Elfod Nemeth: yes, they are being looked at particularly as an alternate to solar panels in countries with good sunshine.
Boh Benoir: Steam heats & cools most of my RP city’s downtown
Elfod Nemeth: the sun is focused, via a parabolic mirror onto a sterling engine to generate electricity.
Greg Merryman: Sterling engines have me fascinated in RL
Elfod Nemeth: here’s a video on the excellent TED website about using sterling engines to generate electiricity (and where I pinched some of my slides from): http://www.ted.com/index.php/talks/bill_gross_on_new_energy.html
Jasper Kiergarten: on the multiple piston engines, is there more stress on the later cylinders, since they take the waste steam off of the previous cylinders such that they wear unevenly?
Greg Merryman: I don’t know…. I did notice they got larger the further down the chain that they went. I imagine the larger size is due to the lower power steam to balance it all out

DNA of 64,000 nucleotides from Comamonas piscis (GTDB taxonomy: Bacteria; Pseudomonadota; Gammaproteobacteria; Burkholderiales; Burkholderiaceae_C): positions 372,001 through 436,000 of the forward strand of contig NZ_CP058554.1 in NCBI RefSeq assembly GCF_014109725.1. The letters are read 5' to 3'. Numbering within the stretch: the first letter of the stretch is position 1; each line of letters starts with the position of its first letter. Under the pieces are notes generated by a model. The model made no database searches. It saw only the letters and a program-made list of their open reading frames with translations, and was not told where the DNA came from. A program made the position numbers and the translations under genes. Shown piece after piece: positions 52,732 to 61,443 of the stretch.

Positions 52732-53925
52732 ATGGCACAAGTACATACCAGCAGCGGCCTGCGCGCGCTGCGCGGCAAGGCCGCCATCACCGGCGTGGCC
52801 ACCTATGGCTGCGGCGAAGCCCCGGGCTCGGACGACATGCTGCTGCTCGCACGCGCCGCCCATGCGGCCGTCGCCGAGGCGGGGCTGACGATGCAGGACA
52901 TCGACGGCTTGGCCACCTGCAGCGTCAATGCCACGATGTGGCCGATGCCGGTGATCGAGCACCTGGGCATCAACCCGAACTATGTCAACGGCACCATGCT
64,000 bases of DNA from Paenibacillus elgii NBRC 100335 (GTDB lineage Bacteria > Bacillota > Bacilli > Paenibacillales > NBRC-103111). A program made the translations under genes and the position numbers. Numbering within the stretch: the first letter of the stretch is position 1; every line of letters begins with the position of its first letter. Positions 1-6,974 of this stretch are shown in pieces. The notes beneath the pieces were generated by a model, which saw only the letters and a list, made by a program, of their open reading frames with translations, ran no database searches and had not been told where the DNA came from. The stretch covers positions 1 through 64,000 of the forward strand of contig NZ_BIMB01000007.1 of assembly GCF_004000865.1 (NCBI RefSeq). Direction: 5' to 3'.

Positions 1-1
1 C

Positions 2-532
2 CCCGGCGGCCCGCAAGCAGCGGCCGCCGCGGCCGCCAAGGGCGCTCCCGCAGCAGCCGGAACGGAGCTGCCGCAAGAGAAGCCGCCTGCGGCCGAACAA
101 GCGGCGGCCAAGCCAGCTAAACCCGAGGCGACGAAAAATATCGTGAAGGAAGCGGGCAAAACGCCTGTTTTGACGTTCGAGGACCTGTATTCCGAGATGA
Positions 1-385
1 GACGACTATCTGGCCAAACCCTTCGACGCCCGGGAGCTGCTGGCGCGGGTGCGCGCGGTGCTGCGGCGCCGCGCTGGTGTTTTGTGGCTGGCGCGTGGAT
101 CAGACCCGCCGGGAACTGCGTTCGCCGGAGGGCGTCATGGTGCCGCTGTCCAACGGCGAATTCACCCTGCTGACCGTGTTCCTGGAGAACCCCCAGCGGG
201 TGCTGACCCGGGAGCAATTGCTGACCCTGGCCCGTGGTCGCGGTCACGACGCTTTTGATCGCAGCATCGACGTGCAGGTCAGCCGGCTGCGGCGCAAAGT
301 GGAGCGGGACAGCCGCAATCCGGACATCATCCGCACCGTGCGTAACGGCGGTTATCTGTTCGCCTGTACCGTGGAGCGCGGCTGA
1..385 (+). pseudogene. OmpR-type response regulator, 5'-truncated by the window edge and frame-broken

Elfod Nemeth: I presume they got longer because as the steam progresses it looses pressure, therefore more surface area is needed to provide sufficient motive force
Saffia Widdershins: One of the most interesting uses of steam power I saw was in Tuscany
Elfod Nemeth: Also, there is a giant aeoliophle ride on my pier in the Vernian sea, should have mentioned it earlier
Saffia Widdershins: where they use the thermal power of hot springs in an area of Southern Tuscany.
Viv Trafalgar: what do they use it for Ms Widdershins?
Saffia Widdershins: supplying power in the local villages. The hills and roads are all crossed by these huge tubes. Bright yellow.
Aeolus Cleanslate: lots of that going on in Hawaii too – geothermal driving steam turbines producing electricity
Aeolus Cleanslate raises his hand
Viv Trafalgar: Yes Mr. Cleanslate?
Elfod Nemeth: nuclear power stations use steam turbines too Greg?
Greg Merryman: yes
Viv Trafalgar: ahh Mr. Cleanslate and then Mr. Nemeth